liquidity of stocks

ликвидность акций

Ценные бумаги. Англо-русский словарь. . 2013.

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  • Liquidity premium — is a term used to explain a difference between two types of financial securities (e.g. stocks), that have all the same qualities except liquidity. For example: Liquidity premium is a segment of a three part theory that works to explain the… …   Wikipedia

  • Liquidity trap — A liquidity trap is a situation described in Keynesian economics in which injections of cash into an economy by a central bank fail to lower interest rates and hence to stimulate economic growth. A liquidity trap is caused when people hoard cash… …   Wikipedia

  • liquidity — noun /lɪkˈwɪdəti/ a) The state or property of being liquid. Some stocks are traded so rarely that they lack liquidity. b) An assets property of being able to be sold without affecting its value; the degree to which it can be easily converted into …   Wiktionary

  • liquidity ratio — /lɪ kwɪdɪti ˌreɪʃiəυ/ noun a ratio of liquid assets (that is, current assets less stocks, but including debtors) to current liabilities, giving an indication of a company’s solvency. Also called acid test ratio, quick ratio …   Dictionary of banking and finance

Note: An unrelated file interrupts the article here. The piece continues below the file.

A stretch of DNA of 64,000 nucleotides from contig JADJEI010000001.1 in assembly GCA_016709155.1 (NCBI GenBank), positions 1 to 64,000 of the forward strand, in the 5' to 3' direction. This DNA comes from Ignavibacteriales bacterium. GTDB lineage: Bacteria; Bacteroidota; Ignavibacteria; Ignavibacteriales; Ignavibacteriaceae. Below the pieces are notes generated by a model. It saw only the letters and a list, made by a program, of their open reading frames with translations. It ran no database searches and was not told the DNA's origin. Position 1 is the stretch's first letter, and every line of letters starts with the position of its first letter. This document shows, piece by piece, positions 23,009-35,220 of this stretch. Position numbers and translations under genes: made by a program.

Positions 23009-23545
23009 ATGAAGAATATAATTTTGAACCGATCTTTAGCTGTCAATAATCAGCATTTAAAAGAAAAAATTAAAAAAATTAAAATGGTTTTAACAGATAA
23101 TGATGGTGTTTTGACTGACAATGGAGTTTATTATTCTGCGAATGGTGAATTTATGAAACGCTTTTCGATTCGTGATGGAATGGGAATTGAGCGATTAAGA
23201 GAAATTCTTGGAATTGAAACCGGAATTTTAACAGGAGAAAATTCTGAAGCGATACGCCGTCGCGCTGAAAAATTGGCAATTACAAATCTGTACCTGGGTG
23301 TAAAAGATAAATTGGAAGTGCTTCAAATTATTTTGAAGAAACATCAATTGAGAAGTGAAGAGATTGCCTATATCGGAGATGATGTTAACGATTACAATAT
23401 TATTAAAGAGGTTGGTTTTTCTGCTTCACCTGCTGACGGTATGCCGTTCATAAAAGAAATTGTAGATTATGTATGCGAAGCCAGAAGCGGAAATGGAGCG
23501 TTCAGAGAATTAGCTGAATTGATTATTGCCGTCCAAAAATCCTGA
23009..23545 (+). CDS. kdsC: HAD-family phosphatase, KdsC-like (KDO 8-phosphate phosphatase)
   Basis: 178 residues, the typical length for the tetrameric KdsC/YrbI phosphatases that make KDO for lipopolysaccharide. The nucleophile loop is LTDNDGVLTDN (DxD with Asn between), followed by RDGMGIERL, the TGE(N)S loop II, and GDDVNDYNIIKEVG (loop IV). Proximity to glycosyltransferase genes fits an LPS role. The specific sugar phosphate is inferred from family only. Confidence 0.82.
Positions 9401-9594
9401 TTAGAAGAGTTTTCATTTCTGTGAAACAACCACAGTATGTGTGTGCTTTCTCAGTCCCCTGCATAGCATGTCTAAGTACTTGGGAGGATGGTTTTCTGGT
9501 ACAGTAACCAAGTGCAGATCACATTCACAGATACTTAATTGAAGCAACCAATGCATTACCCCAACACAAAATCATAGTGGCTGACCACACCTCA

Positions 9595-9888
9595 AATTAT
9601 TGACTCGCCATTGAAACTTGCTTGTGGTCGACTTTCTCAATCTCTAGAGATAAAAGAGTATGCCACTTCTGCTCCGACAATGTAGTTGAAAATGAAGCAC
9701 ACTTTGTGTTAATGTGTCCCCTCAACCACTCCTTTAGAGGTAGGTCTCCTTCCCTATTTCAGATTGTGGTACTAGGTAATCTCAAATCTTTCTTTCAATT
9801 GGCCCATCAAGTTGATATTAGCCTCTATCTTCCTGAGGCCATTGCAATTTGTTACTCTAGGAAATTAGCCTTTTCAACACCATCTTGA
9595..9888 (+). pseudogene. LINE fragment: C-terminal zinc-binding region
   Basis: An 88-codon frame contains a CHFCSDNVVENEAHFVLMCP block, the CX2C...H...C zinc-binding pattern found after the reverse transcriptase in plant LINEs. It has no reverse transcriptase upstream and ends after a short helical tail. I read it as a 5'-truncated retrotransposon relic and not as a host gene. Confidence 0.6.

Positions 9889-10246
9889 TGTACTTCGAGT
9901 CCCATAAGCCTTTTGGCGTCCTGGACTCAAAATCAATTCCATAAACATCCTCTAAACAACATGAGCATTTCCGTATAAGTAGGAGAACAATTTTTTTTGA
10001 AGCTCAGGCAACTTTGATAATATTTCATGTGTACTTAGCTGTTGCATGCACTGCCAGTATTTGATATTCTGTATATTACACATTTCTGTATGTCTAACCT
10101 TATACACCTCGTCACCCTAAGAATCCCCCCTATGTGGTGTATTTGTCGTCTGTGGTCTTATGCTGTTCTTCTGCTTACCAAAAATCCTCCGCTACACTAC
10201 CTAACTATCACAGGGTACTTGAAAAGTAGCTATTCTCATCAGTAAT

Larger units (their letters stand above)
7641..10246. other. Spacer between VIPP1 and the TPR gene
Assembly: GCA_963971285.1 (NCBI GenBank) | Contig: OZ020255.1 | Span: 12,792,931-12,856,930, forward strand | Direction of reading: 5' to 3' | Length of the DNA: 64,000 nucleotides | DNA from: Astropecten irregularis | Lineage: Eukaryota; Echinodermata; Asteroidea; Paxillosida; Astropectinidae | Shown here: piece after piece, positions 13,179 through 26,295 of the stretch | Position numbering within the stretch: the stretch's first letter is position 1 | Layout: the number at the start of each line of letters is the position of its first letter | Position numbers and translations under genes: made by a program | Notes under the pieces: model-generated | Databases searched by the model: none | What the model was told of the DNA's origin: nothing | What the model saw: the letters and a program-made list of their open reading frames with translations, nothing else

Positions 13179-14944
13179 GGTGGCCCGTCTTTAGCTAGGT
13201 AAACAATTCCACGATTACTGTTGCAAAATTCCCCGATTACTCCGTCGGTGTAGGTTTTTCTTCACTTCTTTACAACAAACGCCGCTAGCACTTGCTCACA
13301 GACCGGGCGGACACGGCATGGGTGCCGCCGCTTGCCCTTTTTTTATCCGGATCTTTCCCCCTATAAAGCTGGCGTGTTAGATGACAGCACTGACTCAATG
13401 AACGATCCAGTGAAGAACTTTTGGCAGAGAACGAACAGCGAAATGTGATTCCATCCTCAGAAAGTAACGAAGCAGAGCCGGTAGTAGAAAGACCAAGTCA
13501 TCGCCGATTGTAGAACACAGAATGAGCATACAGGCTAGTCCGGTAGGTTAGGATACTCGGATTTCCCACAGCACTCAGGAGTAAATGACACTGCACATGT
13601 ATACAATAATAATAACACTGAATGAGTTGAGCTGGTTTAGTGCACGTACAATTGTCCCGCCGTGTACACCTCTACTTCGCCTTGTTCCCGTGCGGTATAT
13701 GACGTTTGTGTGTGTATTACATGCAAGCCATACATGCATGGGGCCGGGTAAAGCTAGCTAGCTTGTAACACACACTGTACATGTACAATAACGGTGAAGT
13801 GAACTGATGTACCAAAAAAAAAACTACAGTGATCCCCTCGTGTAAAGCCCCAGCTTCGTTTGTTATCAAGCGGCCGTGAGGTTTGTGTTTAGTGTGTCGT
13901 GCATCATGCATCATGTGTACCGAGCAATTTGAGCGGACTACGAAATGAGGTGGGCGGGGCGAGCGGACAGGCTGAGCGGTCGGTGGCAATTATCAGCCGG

• liquidity preference — Econ a choice made by people to hold their wealth in the form of liquid cash rather than bonds or stocks …   The ultimate business dictionary

  • Dark liquidity — Financial markets Public market Exchange Securities Bond market Fixed income Corporate bond Government bond Municipal bond …   Wikipedia

  • Active Stocks — Listed shares on an exchange that are heavily traded. Active stocks are actively bought and sold, and often have a large number of shares outstanding. Because they are heavily traded, active stocks often have low bid ask spreads as a result of… …   Investment dictionary

  • Total Bond Fund — A mutual fund or exchange traded fund that seeks to replicate a broad bond index by owning many securities across a range of maturities, from both public and private sectors. The most common index used as a benchmark is the Lehman Aggregate Bond… …   Investment dictionary

  • Economic Affairs — ▪ 2006 Introduction In 2005 rising U.S. deficits, tight monetary policies, and higher oil prices triggered by hurricane damage in the Gulf of Mexico were moderating influences on the world economy and on U.S. stock markets, but some other… …   Universalium

  • 2010 Flash Crash — The May 6, 2010 Flash Crash[1] also known as The Crash of 2:45, the 2010 Flash Crash or just simply, the Flash Crash, was a United States stock market crash on May 6, 2010 in which the Dow Jones Industrial Average plunged about 1000 points or… …   Wikipedia

  • Stock market — Financial markets Public market Exchange Securities Bond market Fixed income Corporate bond Government bond Municipal bond …   Wikipedia

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